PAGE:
I don't mind admitting that at the start of the year I didn't give the Stormers much hope. I think I even had them finishing fourth in the South African conference - not because I thought the Lions would be great, for the record, but rather I just wasn't convinced they had been any major improvement in the Stormers from their 11th place finish last year. I'm pretty sure I even concluded, "not even with someone else's money."

Well, here comes the backflip: I think they can not only make the finals, they're now a better than even chance of topping the conference. Let me explain.

Though the Lions are on a winning streak I can't ever recall emanating from Ellis Park, they just lack that attacking polish to really put teams away. I've heard them referred to as the 2015 equivalent of the 2014 Western Force, and that's fair in both comparison and likely finale.

The Cheetahs are hot and cold, but they always have been. They'll surprise a few teams over the next nine rounds, but they won't be threatening the finals. And the Sharks are just plain cold. Like the Lions, they also have both byes to come in the next nine rounds, and they have to finally leave South Africa, having pretty much butchered one of the kinder Super Rugby season fixtures going this season.

Schalk Burger has been in devastating form for the Stormers © Getty Images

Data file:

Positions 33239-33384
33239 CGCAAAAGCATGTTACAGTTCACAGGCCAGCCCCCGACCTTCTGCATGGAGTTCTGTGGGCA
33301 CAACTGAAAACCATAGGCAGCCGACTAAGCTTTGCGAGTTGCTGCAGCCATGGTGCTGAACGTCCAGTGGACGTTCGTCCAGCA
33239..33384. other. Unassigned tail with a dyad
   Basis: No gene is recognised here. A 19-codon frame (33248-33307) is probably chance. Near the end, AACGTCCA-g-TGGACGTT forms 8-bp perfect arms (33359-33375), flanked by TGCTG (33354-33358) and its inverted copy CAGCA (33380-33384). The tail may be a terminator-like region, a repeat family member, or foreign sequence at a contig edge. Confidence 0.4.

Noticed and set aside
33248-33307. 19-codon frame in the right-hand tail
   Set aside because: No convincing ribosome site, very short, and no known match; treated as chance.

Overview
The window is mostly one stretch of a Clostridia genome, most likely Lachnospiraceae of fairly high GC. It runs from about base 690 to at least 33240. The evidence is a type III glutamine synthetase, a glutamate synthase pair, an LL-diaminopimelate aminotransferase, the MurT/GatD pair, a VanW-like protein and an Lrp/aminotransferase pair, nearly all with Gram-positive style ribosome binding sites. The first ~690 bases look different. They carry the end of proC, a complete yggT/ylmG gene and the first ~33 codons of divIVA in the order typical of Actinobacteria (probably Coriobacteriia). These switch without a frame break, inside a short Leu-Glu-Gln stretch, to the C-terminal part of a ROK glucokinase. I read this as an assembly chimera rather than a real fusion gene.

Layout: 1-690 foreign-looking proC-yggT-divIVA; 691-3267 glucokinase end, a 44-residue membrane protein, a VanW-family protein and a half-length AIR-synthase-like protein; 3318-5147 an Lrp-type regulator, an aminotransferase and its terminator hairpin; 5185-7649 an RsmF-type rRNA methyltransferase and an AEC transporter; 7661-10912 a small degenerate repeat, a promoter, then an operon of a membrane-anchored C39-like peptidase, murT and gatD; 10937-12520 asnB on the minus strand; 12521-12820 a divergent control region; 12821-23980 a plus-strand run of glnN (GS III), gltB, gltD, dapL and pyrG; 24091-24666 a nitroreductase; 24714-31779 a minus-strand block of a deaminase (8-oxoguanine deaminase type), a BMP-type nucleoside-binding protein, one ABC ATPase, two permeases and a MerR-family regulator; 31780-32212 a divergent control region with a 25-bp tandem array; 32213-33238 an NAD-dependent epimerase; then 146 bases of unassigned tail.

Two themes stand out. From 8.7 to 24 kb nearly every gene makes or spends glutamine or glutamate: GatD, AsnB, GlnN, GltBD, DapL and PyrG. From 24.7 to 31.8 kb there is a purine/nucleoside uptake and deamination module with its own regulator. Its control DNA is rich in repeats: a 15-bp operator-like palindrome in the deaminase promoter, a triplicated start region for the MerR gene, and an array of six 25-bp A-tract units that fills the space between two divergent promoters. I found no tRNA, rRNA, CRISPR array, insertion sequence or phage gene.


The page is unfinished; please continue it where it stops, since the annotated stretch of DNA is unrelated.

The Stormers, on the other hand, have a run home that looks thus: Force (Away), Bulls, Cheetahs (A), Brumbies, BYE, Rebels, Cheetahs, Lions, Sharks (A).

In their current vein of form, it's not inconceivable that they can win at least six of those remaining eight games, which would give them at least eleven wins and a spot in the finals.

Their major competition in the conference, I think, is the Bulls. Their draw going forward is: Sharks (A), Stormers (A), Lions, BYE, Blues (A), Chiefs (A), Brumbies (A), Rebels (A), Cheetahs.

Even if they won every game in South Africa from here on, they would still need to win two of the four games on tour to get to 11 wins; more if they happen to get the Sharks on a good day in Durban, and lose to the Stormers at Newlands.

The Bulls had a similarly kind draw to the Sharks, and haven't really capitalised as I expected they would. Their run home now looks harder than that of the Stormers, for mine, and I think this put the boys from the Cape in the box seat to top the log.

© ESPN Sports Media Ltd